Operation Frankton

Operation Frankton was a World War II British Combined Operations military commando raid on Nazi German shipping in Bordeaux harbour, France, in December, 1942, by 12 men of the Royal Marines Boom Patrol Detachment using small two-man Cockle MK II Canoes. A fictionalised version of the story was later told in the film The Cockleshell Heroes made by Warwick Films.

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The headquarters of Operation Frankton was SS Celtic, based at Portsmouth at the time. Led by Major Herbert "Blondie" Hasler, the men launched their six canoes from the British Royal Navy submarine HMS Tuna on December 7, some 10 miles (16 km) from the mouth of the Gironde Estuary, near Montalivet. One canoe was damaged while being passed out of the submarine, leaving ten men in five canoes to attempt a 70-mile (110 km) paddle up river (against the winter current) to their targets.

Of those ten, only four reached their objective. Shortly after launching, one canoe became separated from the others and capsized in the surf. The men made it ashore, but were captured by the Germans and executed (shot) in accordance with Hitler’s Commando Order of October of that year.

Two men drowned after their canoe capsized and they fell prey to the cold water and currents. Two more became separated and days later, shortly before the Bordeaux quays, hit an underwater obstruction and sank. They made their way ashore and south towards Spain and were in a civilian hospital at La Réole when they were betrayed to the Gestapo and eventually taken to Paris.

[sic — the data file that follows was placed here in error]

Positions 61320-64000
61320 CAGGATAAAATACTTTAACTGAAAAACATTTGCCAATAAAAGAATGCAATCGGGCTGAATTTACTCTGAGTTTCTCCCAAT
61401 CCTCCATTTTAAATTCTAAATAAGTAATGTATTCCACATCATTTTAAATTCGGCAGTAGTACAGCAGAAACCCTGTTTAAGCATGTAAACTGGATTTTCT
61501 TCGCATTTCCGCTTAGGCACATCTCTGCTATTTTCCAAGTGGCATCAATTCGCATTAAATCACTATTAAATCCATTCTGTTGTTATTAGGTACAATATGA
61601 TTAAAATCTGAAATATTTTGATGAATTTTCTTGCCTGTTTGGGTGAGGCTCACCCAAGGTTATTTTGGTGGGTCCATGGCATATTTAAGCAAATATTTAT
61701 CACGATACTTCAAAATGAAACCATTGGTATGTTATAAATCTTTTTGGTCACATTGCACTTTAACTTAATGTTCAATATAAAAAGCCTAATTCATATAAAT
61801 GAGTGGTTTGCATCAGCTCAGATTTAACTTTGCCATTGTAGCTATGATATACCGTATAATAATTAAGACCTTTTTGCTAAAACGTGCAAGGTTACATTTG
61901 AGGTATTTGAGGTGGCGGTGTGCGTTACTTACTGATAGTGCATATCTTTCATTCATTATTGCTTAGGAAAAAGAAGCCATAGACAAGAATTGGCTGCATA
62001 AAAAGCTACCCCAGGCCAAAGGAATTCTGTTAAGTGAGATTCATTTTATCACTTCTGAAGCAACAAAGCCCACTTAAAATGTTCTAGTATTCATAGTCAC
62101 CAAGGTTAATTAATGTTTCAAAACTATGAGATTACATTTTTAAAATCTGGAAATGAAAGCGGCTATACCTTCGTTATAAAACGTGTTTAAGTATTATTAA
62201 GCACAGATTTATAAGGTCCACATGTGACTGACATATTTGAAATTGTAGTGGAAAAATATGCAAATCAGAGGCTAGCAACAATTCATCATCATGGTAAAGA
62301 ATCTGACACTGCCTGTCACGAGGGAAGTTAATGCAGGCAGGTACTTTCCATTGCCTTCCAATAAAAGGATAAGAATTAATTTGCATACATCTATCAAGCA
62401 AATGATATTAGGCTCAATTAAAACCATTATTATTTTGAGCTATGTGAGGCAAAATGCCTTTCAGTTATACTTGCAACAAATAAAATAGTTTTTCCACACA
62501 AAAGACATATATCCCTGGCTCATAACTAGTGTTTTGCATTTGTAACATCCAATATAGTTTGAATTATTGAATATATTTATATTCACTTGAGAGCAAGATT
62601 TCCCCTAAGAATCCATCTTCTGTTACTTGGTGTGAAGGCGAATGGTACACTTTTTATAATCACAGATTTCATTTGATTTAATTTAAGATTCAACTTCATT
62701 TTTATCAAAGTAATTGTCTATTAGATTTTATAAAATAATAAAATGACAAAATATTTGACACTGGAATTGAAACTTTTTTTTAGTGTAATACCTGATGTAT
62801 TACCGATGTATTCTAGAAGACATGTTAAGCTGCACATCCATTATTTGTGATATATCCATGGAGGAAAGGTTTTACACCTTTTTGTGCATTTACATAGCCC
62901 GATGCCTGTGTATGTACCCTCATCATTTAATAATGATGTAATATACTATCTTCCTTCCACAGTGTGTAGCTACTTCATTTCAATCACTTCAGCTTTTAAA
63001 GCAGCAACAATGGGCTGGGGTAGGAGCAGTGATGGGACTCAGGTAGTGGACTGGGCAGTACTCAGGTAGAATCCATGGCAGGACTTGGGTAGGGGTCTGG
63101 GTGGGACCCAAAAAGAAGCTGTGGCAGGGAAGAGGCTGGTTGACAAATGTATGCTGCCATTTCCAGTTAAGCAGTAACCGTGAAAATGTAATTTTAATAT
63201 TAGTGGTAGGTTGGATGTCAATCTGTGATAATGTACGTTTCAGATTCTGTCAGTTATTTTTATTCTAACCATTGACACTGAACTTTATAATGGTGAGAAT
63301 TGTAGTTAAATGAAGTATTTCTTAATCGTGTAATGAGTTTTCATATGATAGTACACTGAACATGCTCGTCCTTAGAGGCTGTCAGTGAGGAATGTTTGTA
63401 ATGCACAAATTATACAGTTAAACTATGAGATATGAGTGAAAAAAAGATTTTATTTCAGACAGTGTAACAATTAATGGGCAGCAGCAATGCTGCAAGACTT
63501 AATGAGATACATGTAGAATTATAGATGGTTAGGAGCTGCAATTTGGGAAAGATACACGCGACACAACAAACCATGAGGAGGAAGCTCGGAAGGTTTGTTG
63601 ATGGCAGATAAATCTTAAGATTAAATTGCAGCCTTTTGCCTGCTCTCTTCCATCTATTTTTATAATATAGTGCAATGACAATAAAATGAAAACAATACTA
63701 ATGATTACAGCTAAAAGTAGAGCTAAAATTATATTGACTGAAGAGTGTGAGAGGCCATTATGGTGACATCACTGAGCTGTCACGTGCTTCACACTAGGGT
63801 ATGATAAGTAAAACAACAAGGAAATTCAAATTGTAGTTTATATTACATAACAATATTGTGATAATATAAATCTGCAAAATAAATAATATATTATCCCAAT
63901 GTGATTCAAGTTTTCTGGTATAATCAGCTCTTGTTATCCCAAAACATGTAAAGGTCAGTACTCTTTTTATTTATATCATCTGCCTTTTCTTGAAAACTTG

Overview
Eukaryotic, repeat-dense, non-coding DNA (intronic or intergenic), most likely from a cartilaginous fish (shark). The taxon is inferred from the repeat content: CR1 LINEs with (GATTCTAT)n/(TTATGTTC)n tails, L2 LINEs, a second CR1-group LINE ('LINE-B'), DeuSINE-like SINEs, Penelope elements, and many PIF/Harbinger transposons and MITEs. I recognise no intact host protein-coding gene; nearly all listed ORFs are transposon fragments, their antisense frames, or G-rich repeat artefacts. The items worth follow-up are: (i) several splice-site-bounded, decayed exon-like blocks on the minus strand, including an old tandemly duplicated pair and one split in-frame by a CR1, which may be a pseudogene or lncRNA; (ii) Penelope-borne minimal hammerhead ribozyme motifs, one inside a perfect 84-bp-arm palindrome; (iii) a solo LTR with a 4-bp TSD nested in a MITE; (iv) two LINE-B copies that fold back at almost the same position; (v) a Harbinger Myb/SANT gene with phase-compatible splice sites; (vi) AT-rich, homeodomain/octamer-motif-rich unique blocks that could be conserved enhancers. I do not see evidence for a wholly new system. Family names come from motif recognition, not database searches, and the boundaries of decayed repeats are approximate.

The four remaining men reached their targets after four days, lying low during daylight and paddling only by night.

Though not all limpet mines attached to targets detonated, four cargo ships were flooded and a "Sperrbrecher" (minesweeper) was damaged. The raiders then made their way over land 90 miles (145 km) northeast to Ruffec, where they stopped at the Hôtel Restaurant la Toque Blanche to contact the French Resistance and utilise the ‘pipeline’ for their escape to Gibraltar and Britain. Only Blondie Hasler and partner [[Bill Sparks]] made it; the other two were betrayed by locals and captured at Montlieu. They too ended up in Paris with the men captured at La Réole. All four are believed to have been shot by firing squad on or around March 23 1943.


Canoes and their crews were as follows:

  • Catfish: Major Hasler, Marine William E. Sparks.
  • Cuttlefish: Lieutenant John MacKinnon, Marine James Conway.
  • Crayfish : Corporal A. F. Laver, Marine W.N. Mills.
  • Cachalot: Marine Ellery, Marine Fisher.
  • Coalfish: Sergeant Samuel Wallace, Marine Robert Ewart.
  • Conger : Corporal George Sheard, Marine David Moffatt

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